Saudi photographer makes it into National Geographic

Ammar al Amir‏ @ammar_alamir (twitter)
Updated 31 October 2017

Saudi photographer makes it into National Geographic

JEDDAH: A rare Hajj photo taken by Ammar Alamir, a young photographer from Makkah, was featured in National Geographic Magazine.
The photo depicted pilgrims in Makkah circling the Holy Kaaba while carrying colorful sun umbrellas.
Alamir, who is passionate about capturing Makkah’s beauty and heritage, has a bachelor’s degree in computer engineering from Umm Al-Qura University and works as a TV director at the Saudi Broadcasting Corporation.
He is also a member of several international photography organizations, among which are the International Federation of Photographic Art, the Global Photographic Union, the Photographic Society of America, and the World of Photography Group, which is led by Najla Angawi.
“A photographer is a silent tourist guide,” Ammar said.
His passion for photography started in 2005 when he bought his first digital camera to document family trips and capture scenic travel photos. Then, some of his photographs won contests, leading him to sell a number of them and give others as gifts to different bodies and officials.
“I did not stick to one theme,” he said. “There are many themes, and an ambitious photographer will practice all fields of photography.”
“However, capturing photos of the most sacred spot on earth could be everyone’s favorite thing to do,” he added.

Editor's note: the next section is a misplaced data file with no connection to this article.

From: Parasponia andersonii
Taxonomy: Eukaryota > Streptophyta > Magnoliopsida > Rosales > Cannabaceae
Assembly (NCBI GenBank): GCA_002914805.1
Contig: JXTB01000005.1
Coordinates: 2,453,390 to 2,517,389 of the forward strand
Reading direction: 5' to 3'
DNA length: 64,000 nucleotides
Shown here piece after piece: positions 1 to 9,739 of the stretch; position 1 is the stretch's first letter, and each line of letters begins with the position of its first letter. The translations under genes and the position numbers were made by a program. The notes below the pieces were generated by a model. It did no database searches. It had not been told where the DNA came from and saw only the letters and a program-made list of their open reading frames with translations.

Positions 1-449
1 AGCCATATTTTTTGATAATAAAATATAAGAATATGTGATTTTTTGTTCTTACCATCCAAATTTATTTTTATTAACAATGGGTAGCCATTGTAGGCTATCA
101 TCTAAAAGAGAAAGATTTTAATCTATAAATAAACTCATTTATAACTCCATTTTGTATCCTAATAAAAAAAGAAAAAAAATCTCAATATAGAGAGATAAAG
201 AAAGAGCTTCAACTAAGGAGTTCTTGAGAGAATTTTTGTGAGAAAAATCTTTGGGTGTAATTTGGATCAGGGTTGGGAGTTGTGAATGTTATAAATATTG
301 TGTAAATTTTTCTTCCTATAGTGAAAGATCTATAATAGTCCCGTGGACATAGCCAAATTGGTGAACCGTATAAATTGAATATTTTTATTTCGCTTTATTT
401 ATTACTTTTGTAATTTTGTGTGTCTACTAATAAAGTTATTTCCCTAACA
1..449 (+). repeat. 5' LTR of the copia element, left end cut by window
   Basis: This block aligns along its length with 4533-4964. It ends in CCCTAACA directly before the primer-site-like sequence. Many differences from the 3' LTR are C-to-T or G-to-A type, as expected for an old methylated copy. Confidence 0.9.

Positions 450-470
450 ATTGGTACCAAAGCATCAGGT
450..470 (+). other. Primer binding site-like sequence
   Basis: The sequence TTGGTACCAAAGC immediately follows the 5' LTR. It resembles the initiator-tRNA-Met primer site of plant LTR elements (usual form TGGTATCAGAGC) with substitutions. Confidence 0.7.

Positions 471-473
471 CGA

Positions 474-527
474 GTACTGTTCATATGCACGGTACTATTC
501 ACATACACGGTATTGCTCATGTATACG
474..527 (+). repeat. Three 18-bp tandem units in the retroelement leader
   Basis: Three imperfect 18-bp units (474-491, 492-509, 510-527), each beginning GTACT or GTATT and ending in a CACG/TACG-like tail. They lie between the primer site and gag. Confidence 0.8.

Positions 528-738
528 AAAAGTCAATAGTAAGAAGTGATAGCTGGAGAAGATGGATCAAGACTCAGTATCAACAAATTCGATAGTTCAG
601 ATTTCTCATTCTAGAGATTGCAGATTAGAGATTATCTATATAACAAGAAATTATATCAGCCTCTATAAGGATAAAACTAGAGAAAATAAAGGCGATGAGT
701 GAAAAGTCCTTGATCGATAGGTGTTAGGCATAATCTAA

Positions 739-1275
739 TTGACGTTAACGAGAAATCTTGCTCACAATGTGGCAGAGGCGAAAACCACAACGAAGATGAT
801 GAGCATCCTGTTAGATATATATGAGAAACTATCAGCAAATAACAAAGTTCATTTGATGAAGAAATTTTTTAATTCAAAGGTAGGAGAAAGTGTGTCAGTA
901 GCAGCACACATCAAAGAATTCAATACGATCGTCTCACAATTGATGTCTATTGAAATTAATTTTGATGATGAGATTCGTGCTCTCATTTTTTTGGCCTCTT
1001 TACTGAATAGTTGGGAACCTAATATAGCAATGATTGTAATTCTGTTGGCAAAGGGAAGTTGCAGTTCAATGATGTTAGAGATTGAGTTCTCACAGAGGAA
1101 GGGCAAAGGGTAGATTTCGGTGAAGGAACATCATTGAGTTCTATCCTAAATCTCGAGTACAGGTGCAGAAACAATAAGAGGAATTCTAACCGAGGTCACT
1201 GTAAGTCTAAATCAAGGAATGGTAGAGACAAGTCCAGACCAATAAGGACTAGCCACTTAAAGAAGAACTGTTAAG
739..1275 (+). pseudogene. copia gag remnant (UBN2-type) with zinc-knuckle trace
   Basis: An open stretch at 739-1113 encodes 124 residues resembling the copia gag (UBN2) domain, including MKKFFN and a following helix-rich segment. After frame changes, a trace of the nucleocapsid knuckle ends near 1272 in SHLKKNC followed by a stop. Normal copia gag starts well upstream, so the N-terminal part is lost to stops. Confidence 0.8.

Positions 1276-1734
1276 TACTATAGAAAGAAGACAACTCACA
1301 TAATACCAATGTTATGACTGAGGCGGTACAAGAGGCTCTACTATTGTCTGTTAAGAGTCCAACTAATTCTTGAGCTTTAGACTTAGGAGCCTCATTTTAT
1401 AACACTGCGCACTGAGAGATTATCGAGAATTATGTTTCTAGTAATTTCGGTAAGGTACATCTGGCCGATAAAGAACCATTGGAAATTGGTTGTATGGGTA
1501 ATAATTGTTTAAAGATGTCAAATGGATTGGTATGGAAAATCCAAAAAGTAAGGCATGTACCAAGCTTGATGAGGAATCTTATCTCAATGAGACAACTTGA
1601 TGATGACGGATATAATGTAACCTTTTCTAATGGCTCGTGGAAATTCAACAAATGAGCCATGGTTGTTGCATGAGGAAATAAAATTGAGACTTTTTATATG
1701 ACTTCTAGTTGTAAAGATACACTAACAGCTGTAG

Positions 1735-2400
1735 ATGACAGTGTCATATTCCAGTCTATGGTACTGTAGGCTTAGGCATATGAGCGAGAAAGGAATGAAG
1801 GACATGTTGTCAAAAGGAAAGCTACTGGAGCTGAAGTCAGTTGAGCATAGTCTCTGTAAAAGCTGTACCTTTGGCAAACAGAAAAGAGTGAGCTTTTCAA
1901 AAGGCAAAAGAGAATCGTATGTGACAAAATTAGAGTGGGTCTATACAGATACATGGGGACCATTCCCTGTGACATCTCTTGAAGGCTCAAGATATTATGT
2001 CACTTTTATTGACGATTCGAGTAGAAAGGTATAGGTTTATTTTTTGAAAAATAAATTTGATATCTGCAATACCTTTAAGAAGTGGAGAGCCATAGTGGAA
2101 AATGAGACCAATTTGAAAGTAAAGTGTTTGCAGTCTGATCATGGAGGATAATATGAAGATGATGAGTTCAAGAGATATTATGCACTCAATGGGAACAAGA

“The more you reflect and learn, the wider the circle of your vision gets before you capture the shot; the secret lies in the details.”
This is portrayed in what the Egyptian novelist Tawfik Al-Hakim said: “A great photo is easy for people and difficult for the photographer.”
Alamir’s photos often win during Saudi events. “One must always be ready and prepare good photos for these events,” he said, “My photography calendar must always be synced with dates of contests.”
“Saudi Arabia gives great attention to talents and provides them with platforms through which they can express themselves,” he said, then continued, “Creative photographers must know the rules of photography, light and shadow, and other secrets that contribute to capturing an amazing, successful photo.”
Speaking about how to deal with recurring occasions that reduce the chance of capturing something new, Alamir said: “Occasions will get repeated for sure, but the photo must be new. A photographer’s spirit must not be paralyzed by repletion but rather inspired to find a new innovative idea.”